The morning after hundreds of country music fans were shot at a Las Vegas festival, President Donald Trump called on God to comfort grieving families and victims.
“Scripture teaches us the Lord is close to the brokenhearted and saves those who are crushed in spirit,” he said, referencing Psalm 34:18. “We seek comfort in those words, for we know that God lives in the hearts of those who grieve.”
The psalm he quoted ranks among the top verses that Bible readers turn to after mass shootings.
Bible Gateway analyzed search patterns surrounding Sunday night’s concert shooting as well as 18 other major incidents of violence over the past decade, including Virginia Tech in 2007, Sandy Hook Elementary in 2012, San Bernardino in 2015, and Orlando’s Pulse nightclub in 2016. Among the site’s 150 million-plus visitors a year, the four verses that saw distinct spikes in readership around those shootings were:
- John 16:33: “I have told you these things, so that in me you may have peace. In this world you will have trouble. But take heart! I have overcome the world.”
- Psalm 34:18: “The Lord is close to the brokenhearted and saves those who are crushed in spirit.”
- Romans 12:19: “Do not take revenge, my dear friends, but leave room for God’s wrath, for it is written: ‘It is mine to avenge; I will repay,’ says the Lord.”
- Psalm 11:5 “The Lord examines the righteous, but the wicked, those who love violence, he hates with a passion.”
Overall, these go-to verses address God’s deliverance from the brokenness of the world—a condition many onlookers feel acutely during times of national tragedy.
Passages from the Psalms in particular regularly appear among the most-searched and most-shared verses in Scripture, and they take on particular significance as Christians look to the biblical text to express laments and frustrations.
Pastor Louie Giglio and Christine Caine shared Psalm 34:18 in response to the Vegas attack, while David Platt ranked it as his top prayer for families and victims. Elsewhere in the Psalms, Beth Moore referenced Psalm 7:9, Kari Jobe, Psalm 9:9; and Anne Graham Lotz, Psalm 23:4.
Several verses associated with the end times also trended on Bible Gateway after the mass shootings.
“After a tragic event, some people turn to apocalyptic verses. For example, after the Dallas police shooting in July 2016, the top topics on openbible.info were ‘violence,’ ‘signs of the end times,’ and ‘end of the world,’” said Bible search guru Stephen Smith. (He noted that a Christian website called “End Time Headlines” was even featured on Facebook’s own crisis response page after the attack.)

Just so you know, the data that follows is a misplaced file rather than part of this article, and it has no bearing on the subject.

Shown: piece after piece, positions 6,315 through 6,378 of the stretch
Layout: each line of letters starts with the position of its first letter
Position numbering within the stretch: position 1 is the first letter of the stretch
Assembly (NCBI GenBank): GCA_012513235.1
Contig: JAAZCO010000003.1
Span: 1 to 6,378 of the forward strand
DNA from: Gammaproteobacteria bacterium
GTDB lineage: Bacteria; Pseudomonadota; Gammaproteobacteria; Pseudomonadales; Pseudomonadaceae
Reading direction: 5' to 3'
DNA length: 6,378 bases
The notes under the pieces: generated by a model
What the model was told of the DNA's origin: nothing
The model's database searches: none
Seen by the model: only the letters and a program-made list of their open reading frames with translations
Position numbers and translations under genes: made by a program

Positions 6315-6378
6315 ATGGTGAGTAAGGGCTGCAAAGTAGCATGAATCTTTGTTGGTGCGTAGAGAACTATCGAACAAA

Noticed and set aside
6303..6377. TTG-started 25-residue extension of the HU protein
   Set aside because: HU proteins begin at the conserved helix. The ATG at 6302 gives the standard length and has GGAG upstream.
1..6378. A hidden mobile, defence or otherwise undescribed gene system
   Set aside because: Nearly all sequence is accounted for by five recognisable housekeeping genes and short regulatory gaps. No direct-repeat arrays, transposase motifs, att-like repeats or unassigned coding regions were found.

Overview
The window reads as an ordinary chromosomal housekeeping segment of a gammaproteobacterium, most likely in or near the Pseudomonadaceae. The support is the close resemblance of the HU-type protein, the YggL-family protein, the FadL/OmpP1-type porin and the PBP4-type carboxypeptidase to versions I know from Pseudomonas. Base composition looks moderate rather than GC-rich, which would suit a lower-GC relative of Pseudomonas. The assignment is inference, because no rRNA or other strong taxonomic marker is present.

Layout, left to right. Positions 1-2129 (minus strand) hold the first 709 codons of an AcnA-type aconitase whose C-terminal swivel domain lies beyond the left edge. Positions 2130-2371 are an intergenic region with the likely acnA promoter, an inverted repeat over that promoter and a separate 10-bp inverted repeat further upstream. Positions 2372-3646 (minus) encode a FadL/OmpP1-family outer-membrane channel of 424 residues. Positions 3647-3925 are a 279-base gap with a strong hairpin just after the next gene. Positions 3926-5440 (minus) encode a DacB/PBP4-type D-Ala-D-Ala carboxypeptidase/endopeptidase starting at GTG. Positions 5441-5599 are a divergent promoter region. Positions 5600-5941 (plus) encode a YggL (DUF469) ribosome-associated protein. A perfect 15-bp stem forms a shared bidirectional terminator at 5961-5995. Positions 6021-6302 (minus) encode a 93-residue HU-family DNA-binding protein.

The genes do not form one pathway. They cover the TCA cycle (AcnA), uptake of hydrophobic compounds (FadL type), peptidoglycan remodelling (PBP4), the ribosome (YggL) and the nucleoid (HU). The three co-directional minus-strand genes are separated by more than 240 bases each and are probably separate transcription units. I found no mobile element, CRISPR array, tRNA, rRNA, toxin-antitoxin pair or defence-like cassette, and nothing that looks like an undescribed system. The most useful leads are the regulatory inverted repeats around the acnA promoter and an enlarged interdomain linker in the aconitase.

White evangelicals worry less about being caught up in a mass shooting (38%) than other life-threatening events like a terrorist attack (66%) or a violent crime (61%), according to Pew Research Center data released earlier this year. Along with mainline Protestants and the religiously unaffiliated, evangelicals were less likely than Americans on average to worry about being a victim in a mass shooting.
Pew also found that about a third of white evangelicals favored tighter gun regulations, compared to half of Americans overall. Earlier research by PRRI showed that evangelicals were the only religious group “in which a plurality (40%) say that putting more emphasis on God and morality in school and society is the most important thing that could be done to prevent future mass shootings.”
Evangelical leaders feel more strongly about gun legislation, according to a survey released by the National Association of Evangelicals (NAE) last month. Among denominational heads and ministry presidents (most of whom own a firearm themselves), 55 percent said gun laws should be stricter.
“Evangelical leaders have nuanced views on guns,” said Leith Anderson, NAE president. “They accept the Second Amendment, but also deeply grieve when weapons are used to take innocent lives.” Anderson tweeted on Monday to offer prayers and condemn the violence in Las Vegas.
At least 58 people were killed, and more than 500 wounded, in the Vegas shooting. Victims include a 29-year-old graduate of Union University, a Southern Baptist school in Tennessee, who died saving his wife.